Tuesday, July 26, 2011
Identifying a Psychopath
One hardly needs an advanced degree in psychology or be a full-fledged psychiatrist to conclude that Anders Behring Breivik, the Norwegian mass-murderer, is very likely a psychopath. Anyone who would blow up a government building and gun down children, thinking that he was going to ignite a revolution against Muslims in Europe is not dealing with a full deck.
The event initiated a torrent of news coverage and comment. Much of the initial coverage was wrong. Breivik was not a “fundamentalist Christian” and he was not linked to any particular group. He was the classic lone wolf. Like the Unabomber, Theodore Kaczynski, Breivik had his own “manifesto.”
Breivik, Kaczynski, and other psychopaths share characteristics which had been identified by Robert D. Hare, a noted researcher in the field of psychopathy. In 1995 he published his Psychopathy Checklist. It is still in use today for the purpose of diagnosis.
In the forthcoming August/September issue of Free Inquiry, a magazine favored by humanists and atheists, David N. Stamos, a philosopher who teaches at York University in Toronto, Canada, has a meditation on “The Philosophical Significance of Psychopaths.” His timing is fortuetous to say the least.
Stamos informs us Hare calculated that “roughly one in every one hundred humans is a full-fledged psychopath.”
Let us dispense with the notion that that they are all mass-murderers. They are not. Many rise to positions of considerable power and influence precisely because their traits are prized in pursuits that range from politics to the management of corporations.
Here then, out of the twenty characteristics that Hare identified, are those I will cite for the purpose of this commentary:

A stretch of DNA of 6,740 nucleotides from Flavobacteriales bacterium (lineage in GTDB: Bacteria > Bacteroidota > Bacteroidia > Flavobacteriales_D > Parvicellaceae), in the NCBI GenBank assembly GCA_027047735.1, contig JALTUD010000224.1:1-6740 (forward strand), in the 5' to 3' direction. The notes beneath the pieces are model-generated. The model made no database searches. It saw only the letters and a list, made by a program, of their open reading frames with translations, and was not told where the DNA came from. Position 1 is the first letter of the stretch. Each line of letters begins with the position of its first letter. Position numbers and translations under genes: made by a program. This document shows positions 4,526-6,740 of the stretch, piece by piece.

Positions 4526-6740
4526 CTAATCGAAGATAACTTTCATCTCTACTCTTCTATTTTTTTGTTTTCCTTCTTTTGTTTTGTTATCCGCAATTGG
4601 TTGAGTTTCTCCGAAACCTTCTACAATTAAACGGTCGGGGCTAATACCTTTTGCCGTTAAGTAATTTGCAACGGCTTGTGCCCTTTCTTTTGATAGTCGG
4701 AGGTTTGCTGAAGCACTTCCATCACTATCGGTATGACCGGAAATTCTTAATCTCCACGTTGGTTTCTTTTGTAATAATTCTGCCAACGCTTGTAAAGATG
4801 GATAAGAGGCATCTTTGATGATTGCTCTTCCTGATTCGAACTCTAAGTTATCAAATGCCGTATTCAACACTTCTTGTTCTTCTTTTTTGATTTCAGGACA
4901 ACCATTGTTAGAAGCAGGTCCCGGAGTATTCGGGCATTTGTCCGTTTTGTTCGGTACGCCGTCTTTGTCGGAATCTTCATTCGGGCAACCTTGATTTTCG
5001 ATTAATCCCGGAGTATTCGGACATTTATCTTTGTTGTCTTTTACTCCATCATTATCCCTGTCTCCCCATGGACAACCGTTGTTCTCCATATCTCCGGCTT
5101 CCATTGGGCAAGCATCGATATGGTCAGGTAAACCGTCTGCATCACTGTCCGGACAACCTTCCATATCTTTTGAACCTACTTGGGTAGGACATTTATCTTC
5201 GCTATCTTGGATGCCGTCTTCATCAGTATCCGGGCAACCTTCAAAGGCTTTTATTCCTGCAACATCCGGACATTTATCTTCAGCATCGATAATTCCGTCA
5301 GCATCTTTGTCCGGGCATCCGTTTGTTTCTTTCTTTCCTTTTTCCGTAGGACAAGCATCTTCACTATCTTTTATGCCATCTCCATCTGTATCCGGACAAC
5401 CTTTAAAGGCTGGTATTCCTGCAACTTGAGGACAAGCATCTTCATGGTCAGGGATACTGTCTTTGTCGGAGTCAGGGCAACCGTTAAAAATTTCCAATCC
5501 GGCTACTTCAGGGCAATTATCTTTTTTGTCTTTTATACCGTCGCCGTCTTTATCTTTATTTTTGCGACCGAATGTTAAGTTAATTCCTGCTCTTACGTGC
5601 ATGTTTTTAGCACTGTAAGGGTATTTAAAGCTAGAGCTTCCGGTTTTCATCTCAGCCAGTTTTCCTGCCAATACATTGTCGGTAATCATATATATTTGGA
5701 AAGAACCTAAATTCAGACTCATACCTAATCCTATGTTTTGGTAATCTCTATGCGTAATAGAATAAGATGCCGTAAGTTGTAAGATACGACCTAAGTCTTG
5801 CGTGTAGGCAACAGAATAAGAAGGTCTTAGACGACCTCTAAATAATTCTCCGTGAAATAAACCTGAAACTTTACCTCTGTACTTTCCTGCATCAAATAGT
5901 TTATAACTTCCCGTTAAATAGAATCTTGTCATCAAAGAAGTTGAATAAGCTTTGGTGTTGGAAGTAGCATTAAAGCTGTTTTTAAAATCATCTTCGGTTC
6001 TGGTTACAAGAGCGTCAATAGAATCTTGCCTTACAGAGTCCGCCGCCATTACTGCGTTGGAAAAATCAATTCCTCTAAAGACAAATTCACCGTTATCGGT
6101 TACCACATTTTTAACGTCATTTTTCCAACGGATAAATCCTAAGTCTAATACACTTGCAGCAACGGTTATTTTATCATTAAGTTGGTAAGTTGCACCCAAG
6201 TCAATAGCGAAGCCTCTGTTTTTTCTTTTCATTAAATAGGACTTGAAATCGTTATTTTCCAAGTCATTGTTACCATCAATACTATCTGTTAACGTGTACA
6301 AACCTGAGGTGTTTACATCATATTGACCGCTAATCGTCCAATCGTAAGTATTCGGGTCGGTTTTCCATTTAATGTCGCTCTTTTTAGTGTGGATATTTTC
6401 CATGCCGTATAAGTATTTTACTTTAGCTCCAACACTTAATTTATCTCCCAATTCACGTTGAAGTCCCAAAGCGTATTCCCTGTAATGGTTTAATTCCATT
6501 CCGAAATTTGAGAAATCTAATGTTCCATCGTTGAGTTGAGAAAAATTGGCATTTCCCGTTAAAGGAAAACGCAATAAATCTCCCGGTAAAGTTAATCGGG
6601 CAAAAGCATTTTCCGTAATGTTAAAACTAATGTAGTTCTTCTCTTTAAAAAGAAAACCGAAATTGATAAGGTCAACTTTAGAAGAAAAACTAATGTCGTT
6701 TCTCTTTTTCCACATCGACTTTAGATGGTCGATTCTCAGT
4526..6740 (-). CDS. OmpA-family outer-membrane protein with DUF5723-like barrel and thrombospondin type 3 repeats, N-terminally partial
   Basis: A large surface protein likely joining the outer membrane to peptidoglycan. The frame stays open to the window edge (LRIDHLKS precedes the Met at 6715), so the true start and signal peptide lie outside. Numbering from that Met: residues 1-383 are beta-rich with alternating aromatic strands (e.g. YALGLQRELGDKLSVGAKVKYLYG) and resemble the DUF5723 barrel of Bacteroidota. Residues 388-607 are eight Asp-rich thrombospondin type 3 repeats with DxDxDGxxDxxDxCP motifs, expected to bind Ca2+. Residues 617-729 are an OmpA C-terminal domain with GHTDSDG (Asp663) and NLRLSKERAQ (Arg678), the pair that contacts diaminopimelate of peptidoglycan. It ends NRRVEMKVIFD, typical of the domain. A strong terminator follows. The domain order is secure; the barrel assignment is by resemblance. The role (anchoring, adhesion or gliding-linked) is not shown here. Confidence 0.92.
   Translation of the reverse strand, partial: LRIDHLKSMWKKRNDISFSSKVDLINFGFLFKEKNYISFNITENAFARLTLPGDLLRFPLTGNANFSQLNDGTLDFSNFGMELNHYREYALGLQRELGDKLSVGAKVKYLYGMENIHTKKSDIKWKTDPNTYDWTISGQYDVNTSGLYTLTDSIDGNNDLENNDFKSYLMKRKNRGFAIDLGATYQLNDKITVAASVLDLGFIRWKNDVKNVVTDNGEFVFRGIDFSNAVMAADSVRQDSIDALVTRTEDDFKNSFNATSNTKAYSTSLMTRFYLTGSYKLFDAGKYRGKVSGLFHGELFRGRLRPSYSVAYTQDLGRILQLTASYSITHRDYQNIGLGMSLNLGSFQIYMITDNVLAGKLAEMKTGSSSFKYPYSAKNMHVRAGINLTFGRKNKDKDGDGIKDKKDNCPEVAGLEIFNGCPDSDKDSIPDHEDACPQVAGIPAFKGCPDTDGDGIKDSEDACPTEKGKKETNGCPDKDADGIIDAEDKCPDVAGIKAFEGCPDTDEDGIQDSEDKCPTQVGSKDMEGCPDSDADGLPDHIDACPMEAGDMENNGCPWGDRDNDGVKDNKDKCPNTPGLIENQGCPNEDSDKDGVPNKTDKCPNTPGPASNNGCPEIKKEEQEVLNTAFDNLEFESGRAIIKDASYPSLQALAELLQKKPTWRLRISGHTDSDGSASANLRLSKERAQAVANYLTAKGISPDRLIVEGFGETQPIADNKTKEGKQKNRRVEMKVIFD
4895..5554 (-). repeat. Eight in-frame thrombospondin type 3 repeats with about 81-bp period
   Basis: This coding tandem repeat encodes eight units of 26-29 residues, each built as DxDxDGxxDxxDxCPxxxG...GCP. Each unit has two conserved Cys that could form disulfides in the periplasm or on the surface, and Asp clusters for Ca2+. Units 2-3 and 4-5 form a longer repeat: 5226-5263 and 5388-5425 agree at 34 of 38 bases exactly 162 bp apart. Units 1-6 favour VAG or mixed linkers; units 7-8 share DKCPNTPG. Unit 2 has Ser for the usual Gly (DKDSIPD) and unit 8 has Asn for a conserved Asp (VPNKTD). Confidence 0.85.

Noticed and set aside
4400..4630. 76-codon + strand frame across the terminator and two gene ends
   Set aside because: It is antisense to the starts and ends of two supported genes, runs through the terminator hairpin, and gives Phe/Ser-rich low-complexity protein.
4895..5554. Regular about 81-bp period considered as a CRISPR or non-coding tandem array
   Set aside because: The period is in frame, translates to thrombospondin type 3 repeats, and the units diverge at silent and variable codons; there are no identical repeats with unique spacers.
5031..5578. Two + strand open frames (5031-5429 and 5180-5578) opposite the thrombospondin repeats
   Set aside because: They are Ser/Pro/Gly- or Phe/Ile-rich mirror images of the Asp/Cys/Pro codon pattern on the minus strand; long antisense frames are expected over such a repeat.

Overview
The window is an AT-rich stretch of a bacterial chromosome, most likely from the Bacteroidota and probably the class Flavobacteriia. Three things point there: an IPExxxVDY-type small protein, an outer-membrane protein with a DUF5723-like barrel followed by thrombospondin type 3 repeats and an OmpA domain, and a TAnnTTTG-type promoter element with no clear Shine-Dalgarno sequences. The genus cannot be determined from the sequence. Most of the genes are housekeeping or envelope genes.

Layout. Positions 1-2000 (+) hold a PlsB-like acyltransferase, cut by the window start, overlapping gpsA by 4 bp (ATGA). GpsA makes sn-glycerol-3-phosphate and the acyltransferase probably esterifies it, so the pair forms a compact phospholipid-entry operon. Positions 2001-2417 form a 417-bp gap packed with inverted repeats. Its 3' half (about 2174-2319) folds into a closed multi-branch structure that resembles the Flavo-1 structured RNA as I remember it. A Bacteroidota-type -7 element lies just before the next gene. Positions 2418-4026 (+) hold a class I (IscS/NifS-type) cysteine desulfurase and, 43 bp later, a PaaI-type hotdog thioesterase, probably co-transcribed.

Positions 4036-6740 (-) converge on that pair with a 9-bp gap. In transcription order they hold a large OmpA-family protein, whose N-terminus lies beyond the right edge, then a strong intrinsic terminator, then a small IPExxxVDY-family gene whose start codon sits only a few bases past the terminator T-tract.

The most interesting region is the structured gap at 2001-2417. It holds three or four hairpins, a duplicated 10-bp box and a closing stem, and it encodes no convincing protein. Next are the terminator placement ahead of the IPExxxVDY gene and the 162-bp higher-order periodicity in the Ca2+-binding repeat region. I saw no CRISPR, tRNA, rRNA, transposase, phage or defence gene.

Glib and superficial charm
Grandiose (exaggeratedly high) estimation of self
Need for stimulation
Cunning and manipulativeness
Lack of remorse or guilt
Callousness and lack of empathy
Failure to accept responsibility for own actions
By now I suspect you are saying, “Wait a minute! That fits Barack Hussein Obama!” and you would be right.
So, is he a psychopath? That is not for you nor I to say. We lack the training and experience to make such judgments, but it shouldn’t keep us from drawing some general conclusions.
Stamos poses and answers his own question, “What distinguishes psychopaths from normal people? Principally, it is a total absence of what we typically take to be moral qualities; sympathy, empathy, compassion, guilt, remorse, conscience, loyalty, truth telling, and a sense of fairness.”
“Psychopaths are highly narcissistic. Not only are they extremely self-centered, but they also think of themselves as being of a higher nature than the rest of us,” writes Stamos. “To them, normal individuals are made weak by sympathy and emphathy and refrain from getting the most that they can from life because of conscience, guilt, and remorse.”
“To psychopaths, we are like sheep. They, on the other hand, are like wolves—animals of prey. The sheep exist for the sake of the wolves. The sheep are to be manipulated, used, and even killed if the situation is right. All that matters is that the wolf be gratified.”
Breivik has forced the world to ask what it is that makes a man a psychopath. Hare believes that psychopathy shows up early in life and likely has a genetic component. It does not matter what one’s formative experiences are. The psychopath is going to make his way in the world based as much on his deficiencies as his abilities.
Not only does the psychopath lack a conscience and other chracteristics we prize in our fellow human beings, “they don’t want them” writes Stamos, “because they see nothing wrong with themselves. They look at the moral virtues and values of normal humans as the very features that make those humans weaklings and suckers, ready to be exploited by people like them.”
As President, a psychopath might blame all present ills on his predecessor and earlier administrations.
As President, a psychopath might not accept any responsibility for failed programs.
As President, a psychopath might prove to be an unreliable person with whom to negotiate.
As President, a psychopath might regard bringing the greatest nation on earth to ruin as proof of his own grandiose view of himself.
This is, of course, pure conjecture. Call it food for thought.
© Alan Caruba, 2011